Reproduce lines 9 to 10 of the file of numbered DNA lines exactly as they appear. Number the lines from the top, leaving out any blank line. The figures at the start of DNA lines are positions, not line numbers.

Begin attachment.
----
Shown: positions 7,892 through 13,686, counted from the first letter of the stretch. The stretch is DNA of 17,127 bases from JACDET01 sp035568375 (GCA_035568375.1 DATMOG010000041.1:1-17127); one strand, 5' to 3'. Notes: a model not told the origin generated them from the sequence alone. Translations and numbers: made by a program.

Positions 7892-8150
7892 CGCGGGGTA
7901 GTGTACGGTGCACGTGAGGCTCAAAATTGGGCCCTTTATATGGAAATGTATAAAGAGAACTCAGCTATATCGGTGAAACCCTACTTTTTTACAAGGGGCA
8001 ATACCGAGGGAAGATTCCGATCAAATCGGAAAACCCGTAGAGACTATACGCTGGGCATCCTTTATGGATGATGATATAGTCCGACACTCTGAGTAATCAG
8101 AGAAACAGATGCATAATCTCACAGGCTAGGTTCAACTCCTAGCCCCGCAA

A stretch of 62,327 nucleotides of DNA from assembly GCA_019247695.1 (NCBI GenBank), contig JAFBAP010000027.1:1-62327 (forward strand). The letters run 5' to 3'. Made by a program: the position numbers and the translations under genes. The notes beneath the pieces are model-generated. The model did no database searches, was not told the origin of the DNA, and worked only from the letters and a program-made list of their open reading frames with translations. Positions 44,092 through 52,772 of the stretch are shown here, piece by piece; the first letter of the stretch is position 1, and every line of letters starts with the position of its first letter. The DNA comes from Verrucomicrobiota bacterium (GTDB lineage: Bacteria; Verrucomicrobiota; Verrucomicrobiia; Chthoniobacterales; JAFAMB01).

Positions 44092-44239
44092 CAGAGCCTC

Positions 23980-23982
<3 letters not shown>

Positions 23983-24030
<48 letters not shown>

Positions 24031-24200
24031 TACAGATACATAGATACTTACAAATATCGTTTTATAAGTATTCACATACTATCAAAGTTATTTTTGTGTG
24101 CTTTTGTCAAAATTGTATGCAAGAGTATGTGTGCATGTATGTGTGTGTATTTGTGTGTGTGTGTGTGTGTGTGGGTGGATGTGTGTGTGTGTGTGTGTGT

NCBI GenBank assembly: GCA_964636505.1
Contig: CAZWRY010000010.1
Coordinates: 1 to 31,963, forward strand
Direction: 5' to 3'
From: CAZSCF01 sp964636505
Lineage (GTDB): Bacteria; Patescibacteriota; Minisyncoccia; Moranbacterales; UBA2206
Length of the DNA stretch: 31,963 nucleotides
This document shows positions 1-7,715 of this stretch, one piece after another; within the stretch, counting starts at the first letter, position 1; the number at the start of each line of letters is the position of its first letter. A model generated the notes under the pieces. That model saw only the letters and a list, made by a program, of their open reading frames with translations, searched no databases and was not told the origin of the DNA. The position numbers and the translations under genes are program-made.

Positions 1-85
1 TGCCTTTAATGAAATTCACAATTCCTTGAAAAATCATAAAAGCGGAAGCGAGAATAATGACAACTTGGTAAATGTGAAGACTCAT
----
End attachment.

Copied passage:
44092 CAGAGCCTC

Positions 23980-23982